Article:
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Connecticut Mom Sues, Says Instagram, Snapchat Complicit In Tween Daughter’s Suicide

Facebook and Snapchat are accused in a wrongful death suit of “causing and contributing to burgeoning mental health crisis” in connection with 11-year-old Selena Rodriguez’s July 2021 suicide death.

By Dorian Geiger
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A Connecticut mother has filed a federal lawsuit against Instagram and Snapchat, accusing the tech giants of causing her 11-year-old’s suicide last year.

Tommy Rodriguez has filed a federal lawsuit against Meta Platforms Inc. and Snapchat Inc. — the parent companies of the two social media platforms — of “defective design, negligence and unreasonable dangerous features" that she says led to the suicide of her young daughter, Selena Rodriguez, according to a copy of the case’s complaint, which Oxygen.com obtained. 

The lawsuit was filed in U.S. District Court in the Northern District of California on Jan. 20.

Selena Rodriguez died by suicide in July 2021 after, lawyers for the family said in court filings, becoming dangerously addicted to Instagram and Snapchat.

“This product liability action seeks to hold Defendants responsible for causing and contributing to burgeoning mental health crisis perpetrated upon the children and teenagers in the United States by Defendants and, specifically, for the wrongful death of 11-year-old Selena Rodriguez caused by Selena’s addictive use and exposure to Defendants unreasonable dangerous and defective social media products,” the civil suit stated.

The lawsuit is seeking unspecified damages for the “emotional distress, diagnosed mental health conditions, medical expenses, loss of income and earning capacity, pain and suffering, and reputational harm,” resulting from Selena Rodriguez’s death.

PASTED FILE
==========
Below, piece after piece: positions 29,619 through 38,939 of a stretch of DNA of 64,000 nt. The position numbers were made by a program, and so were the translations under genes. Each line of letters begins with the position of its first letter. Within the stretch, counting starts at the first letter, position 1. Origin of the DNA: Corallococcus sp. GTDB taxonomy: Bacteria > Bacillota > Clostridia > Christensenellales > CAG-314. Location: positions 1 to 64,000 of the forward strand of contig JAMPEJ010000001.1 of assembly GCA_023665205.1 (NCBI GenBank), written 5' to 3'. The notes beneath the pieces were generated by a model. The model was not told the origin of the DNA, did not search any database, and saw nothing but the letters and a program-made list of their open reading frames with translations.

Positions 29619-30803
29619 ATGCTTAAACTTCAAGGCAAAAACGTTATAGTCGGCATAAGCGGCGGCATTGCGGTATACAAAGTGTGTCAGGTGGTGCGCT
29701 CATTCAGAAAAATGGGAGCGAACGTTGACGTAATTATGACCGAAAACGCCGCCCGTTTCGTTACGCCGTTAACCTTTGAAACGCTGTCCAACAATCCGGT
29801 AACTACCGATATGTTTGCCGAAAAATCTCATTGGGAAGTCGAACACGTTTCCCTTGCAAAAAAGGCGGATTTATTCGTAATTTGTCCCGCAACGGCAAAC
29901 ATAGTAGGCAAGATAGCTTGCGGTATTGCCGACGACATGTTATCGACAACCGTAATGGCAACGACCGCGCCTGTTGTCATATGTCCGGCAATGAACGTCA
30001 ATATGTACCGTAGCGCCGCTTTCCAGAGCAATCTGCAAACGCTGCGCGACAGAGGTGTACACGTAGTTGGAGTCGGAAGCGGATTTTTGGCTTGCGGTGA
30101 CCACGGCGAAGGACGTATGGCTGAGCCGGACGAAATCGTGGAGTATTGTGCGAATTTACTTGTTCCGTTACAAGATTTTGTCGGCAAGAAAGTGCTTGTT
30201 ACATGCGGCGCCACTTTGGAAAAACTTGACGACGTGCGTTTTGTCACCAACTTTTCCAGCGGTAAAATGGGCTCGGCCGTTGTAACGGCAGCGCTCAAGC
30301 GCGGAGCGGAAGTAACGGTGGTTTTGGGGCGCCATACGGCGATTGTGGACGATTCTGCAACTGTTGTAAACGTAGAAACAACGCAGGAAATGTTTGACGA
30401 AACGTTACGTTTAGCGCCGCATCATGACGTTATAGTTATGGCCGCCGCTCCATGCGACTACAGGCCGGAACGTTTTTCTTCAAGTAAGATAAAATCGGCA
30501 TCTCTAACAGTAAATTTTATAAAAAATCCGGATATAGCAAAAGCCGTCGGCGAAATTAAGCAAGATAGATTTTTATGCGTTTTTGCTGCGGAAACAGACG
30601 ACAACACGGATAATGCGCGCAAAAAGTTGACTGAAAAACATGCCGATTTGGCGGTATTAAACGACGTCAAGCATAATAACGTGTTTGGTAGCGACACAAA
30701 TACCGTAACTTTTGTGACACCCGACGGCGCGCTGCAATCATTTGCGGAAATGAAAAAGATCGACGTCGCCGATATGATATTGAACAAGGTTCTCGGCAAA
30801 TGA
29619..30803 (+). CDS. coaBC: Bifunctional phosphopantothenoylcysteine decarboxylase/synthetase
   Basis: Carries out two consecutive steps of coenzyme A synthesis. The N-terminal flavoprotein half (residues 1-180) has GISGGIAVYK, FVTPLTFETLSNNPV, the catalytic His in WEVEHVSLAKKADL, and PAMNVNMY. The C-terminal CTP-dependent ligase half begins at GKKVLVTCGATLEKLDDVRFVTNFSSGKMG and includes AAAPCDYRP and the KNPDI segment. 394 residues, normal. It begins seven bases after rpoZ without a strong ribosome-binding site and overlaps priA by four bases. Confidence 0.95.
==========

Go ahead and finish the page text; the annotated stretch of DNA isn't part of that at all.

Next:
The class action suit alleged that the two social media companies have fostered a dangerous epidemic of online addiction in children and teenagers. The suit compared the effects of social media addiction to internet gaming disorder, citing the American Psychiatric Association's research.

According to the lawsuit, the social media giants have the ability to trigger “major mental health injuries, including depression, self-harm, eating disorders, suicide attempts and ideation, dissatisfaction with life, depression, and sleep deprivation.”

Prior to Selena Rodriguez’s death, she had become increasingly introverted and alarmingly dependent on social media, the family said. As her addiction deepened, her mother recalled, the 11-year-old — who was constantly glued to her phone — began to display violent behavior.

In one instance, Selena broke her older sister’s nose during a dispute that arose related to her social media use. 

"We definitely started noticing that she stopped interacting with us, and she was a very recluse toward the end of everything, and she just always wanted to be on the phone," her sister Destiny told ABC News. "I think she kind of grew dependent on it.".

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Some experts agreed that social media poses an insidious threat to developing minds.

"The internet and social [media] were not invented with young people in mind," Dr. Yalda Uhls told ABC News. "A third of their users in the world are under 18. And so there's a lot of people advocating for child-centered design — so, to think about the developmental phases and what is appropriate at each age and stage and embed that into the design."

Meta Platforms Inc. and Snapchat Inc. have both issued public statements since the federal lawsuit was filed.

“Our thoughts are with the families affected by these difficult issue,” a spokesperson for Meta told ABC News. “Given this is an ongoing legal matter, we're unable to comment further at this time."

Snapchat also declined to comment directly on the pending legal matter.

“We are devastated to hear of Selena's passing and our hearts go out to her family," a Snapchat spokesperson stated. "While we can't comment on the specifics of active litigation, nothing is more important to us than the wellbeing of our community."

Meta Platforms Inc. and Snapchat Inc. didn’t respond to Oxygen.com’s requests for comment regarding the federal lawsuit on Friday afternoon.

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